BACnet Interoperability Testing Consortium
In 1993, two years before BACnet became a standard, the National Institute of Standards and Technology's Building and Fire Research Laboratory formed the BACnet Interoperability Testing Consortium. The consortium is a cooperative research and development agreement between NIST and the member companies. The objectives of the consortium are to:
Verify the technical soundness of the BACnet protocol;
Develop tools and techniques for testing BACnet devices that can be included in a future testing standard;
Assist control system manufacturers in verifying the correctness and interoperability of their BACnet implementations.
The idea was to provide an independent laboratory facility where manufacturers could work together and with NIST researchers in a cooperative environment to validate the then draft standard and to test and debug prototype products. All test results are confidential so that manufacturer are free to bring in prototype products without fear of negative publicity if problems are found. It was believed that this kind of environment would help identify problems with what was then a draft standard, help manufacturers develop BACnet products, provide valuable real-world experience conducting tests, and also help consumers who want to buy BACnet products today. Even though BACnet is now an established standard the work of the consortium continues, primarily by continuing to develop and refine testing tools and procedures that can be used to establish an industry-run BACnet certification program. The work of the consortium is closely linked to the efforts of ASHRAE SSPC 135 to create a BACnet testing standard. When a BACnet testing addendum has been adopted as an ANSI/ASHRAE standard and an industry-run certification program is in place NIST plans to disband the consortium. It's mission will have been successfully accomplished.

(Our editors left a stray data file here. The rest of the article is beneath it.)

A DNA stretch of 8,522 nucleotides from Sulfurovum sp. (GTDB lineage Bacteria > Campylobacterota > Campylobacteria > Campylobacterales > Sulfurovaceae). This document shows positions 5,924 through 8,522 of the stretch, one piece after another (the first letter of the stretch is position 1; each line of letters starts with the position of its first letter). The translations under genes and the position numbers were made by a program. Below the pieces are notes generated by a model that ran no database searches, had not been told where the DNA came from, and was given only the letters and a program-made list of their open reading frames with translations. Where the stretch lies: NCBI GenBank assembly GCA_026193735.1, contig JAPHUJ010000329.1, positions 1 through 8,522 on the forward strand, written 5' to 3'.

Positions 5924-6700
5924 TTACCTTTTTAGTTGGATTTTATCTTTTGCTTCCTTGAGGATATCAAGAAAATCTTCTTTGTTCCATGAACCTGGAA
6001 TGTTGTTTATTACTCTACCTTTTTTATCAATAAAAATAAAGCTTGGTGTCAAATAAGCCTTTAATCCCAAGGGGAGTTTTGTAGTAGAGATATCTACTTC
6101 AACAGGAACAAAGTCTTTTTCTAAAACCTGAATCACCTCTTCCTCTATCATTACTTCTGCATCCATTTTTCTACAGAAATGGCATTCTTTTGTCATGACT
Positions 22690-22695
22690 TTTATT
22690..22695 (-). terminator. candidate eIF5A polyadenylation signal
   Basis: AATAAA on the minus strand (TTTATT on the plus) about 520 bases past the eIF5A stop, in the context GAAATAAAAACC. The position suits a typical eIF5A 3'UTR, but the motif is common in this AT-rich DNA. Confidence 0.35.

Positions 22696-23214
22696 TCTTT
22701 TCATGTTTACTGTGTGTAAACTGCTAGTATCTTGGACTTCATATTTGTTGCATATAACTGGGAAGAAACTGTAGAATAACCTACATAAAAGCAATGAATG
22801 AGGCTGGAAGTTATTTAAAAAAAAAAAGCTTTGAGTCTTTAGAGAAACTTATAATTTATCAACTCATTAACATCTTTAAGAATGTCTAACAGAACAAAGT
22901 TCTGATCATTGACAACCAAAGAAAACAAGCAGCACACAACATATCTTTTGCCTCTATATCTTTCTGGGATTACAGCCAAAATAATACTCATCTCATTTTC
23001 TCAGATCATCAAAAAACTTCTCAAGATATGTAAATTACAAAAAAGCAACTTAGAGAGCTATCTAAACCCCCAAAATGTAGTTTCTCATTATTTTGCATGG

The members of the NIST BACnet Interoperability Testing Consortium collectively represent the dominant share of the HVAC control market in North America and a majority of the world market. Manufacturers of life-safety systems and lighting control systems are also represented. Each of these companies has agreed to develop BACnet products as one of the conditions for joining the consortium. The products being developed by member companies span the entire range of HVAC control devices including workstations, field panels and application specific controllers.
Even though the NIST consortium does not certify products and does not release test results to the public, member companies believe that consumers can benefit because they know that members companies are working together to verify interoperability of their products.
For more details about the NIST BACnet Testing Consortium contact: Steven.Bushby@nist.gov
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